Yep, folks. That is right. I have been talking up the Sirius Stiletto for months now and I am unfortunate to report that this device is not what it was cracked up to be. It is considerably less. The Stiletto is Sirius' answer to true, portable satellite radio. XM has had a similar device for the better part of this year, and I expected the extra time Sirius put into the Stiletto to pay off, but it didn't. There is some good, like the included extended battery and ability to save songs, but then again, there is a lot of bad.
Jump to find out why I—the biggest satellite radio fanboy in the world—was disappointed with the Sirius Stiletto.
Inside the Box
It was like Christmas day opening up the box to the Stiletto. I had been excited for this device over the past few months and the time was finally here. The box came loaded up with the usual packet of software/booklets, antenna headphones, earbuds, USB cable, two batteries, charger and the Stiletto unit.
After doing my best Wolverine impression with the batteries, I popped on the extended battery and began going to town.
Holding the Stiletto is like holding a small brick. It isn't very comfortable, it is just awkward to hold, and even more awkward when placed in the pocket for transportation (because it didn't include a belt clip).
This is where the Stiletto takes a major hit. My first problem was trying to activate the device. To do so you need clear satellite reception and apparently standing out on the patio wasn't enough because of obstructions in the sky. I had to go outside into my parking lot with the antenna headphones to get clear enough of a signal to activate the Stiletto. Forget trying to use the Stiletto with satellite reception inside, unless you have the optional home kits that run upwards of $70.
For the review purpose, without having to take the pictures outside, I had to place the unit up against my patio door with the antenna headphones to get a single bar of reception, which cut in and out half the time.
So the Stiletto's satellite reception sucks indoors, that is where Wi-Fi comes in, right? Yes, somewhat. After painstakingly setting up my Wi-Fi network with the Stiletto, it was able to receive "Internet Radio," which is limited to the music channels and a couple talk channels, including Howard. It is limited to 802.11b Wi-Fi, so speed is a bit of an issue.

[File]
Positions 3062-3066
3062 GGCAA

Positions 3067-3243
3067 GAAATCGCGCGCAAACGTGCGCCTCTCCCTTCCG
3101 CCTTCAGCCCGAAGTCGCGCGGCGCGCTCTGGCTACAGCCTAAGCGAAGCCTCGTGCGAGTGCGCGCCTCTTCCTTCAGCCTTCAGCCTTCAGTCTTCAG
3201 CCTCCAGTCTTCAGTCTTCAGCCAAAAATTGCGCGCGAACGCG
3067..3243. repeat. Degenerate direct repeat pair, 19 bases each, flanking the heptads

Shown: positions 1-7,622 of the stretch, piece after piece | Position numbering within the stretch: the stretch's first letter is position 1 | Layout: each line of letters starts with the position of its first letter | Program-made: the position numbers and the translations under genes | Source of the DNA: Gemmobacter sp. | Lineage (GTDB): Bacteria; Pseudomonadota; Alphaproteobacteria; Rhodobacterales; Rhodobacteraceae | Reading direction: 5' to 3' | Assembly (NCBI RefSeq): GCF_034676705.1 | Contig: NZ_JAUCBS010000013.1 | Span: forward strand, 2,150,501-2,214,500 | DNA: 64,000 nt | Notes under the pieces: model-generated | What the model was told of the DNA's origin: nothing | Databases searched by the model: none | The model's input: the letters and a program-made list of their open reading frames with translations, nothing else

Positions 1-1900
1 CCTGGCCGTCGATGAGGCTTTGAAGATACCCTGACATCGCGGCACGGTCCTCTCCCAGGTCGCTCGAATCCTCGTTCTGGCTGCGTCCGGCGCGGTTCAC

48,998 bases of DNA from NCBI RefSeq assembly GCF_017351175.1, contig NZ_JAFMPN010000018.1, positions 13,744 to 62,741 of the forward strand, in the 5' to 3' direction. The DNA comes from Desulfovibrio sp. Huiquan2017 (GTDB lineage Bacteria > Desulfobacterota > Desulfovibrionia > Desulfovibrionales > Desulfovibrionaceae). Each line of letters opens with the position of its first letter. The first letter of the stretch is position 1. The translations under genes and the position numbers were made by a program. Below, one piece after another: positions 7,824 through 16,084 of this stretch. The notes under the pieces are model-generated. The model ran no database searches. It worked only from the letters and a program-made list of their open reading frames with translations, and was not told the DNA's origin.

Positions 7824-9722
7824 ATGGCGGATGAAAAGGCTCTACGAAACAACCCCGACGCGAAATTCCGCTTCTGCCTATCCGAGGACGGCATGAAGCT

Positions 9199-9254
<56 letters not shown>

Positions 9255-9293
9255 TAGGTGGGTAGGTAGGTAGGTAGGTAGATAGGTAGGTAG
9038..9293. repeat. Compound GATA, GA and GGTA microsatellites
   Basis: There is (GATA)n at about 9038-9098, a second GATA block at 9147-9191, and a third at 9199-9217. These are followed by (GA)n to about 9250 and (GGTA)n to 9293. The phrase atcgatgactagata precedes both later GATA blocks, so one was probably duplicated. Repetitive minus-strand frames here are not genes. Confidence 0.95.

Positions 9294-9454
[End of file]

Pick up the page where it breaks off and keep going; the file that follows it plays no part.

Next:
There are three options for listening to Sirius Satellite music: through satellite, Internet or recorded/saved music.
Listening to satellite radio through the Stiletto requires a couple things. First you have to be outdoors with a pretty clear shot at the sky. Feel like running in a forest? Nope. You also pretty much have to be wearing the antenna headphones. These ungodly ugly headphones wrap over the head and jam into your ears in a very uncomfortable fashion. See the picture above to get an idea what these headphones are like. You can listen to satellite radio from the Stiletto in the car, but that requires the optional $70 car kit. Also, listening to satellite radio eats the batteries (two hours with the slim battery, four with the extended).
Internet radio is the second listening option. First off, you have to be in a Wi-Fi network with good reception and access. The Stiletto will detect all of the networks in range and will allow you to connect and even enter the encryption codes. The sound quality for the Internet radio is absolutely horrible. It is maybe 32 kbps streams (which is probably a small step better than AM). Sirius does allow you to get high quality internet streams ... for an additional $3 per month. Lame.
Listening to downloaded music or recorded streams is the third option. While listening to the Stiletto in satellite mode, you can push the down button on the wheel and it will automatically record the song you are on. It is called the Stiletto 100 because it is capable of recording up to 100 hours, which is actually a measly 2GB flash drive. There is also the option to connect the Stiletto to your PC and put your own downloaded music onto the Stiletto.
I took this with me over the span of a day to test it out. I listened to it at home through the Internet radio, then listened directly to satellite on a walk to class, then listened in class through Internet radio again, then took it in the car listening to recorded music (I don't have the car kit and the weak antenna headphones didn't receive enough signal) and ended at home with Internet radio again. Overall, it was a pain in the ass to swap around between the different modes throughout the day. I would have much rather had my iPod that played the same no matter where I was.
The interface was pretty solid. It was extremely easy to navigate and operate. It also looks pretty on the 2-inch color screen. It can get a little laggy at times, but that is common with a lot of portable media player interfaces.
It also has a stock and sports ticker, which was definitely nice.
The bottom line: the Sirius Stiletto is an overpriced device that doesn't live up to the hype. Trying to listen to the device became more of a pain in the ass than the $350 price tag is worth. Add in the fact that it is not aesthetically pleasing and requires two $70 accessories to make this already overpriced device a little more functional, the Stiletto is definitely placed into the "overpriced p.o.s." category.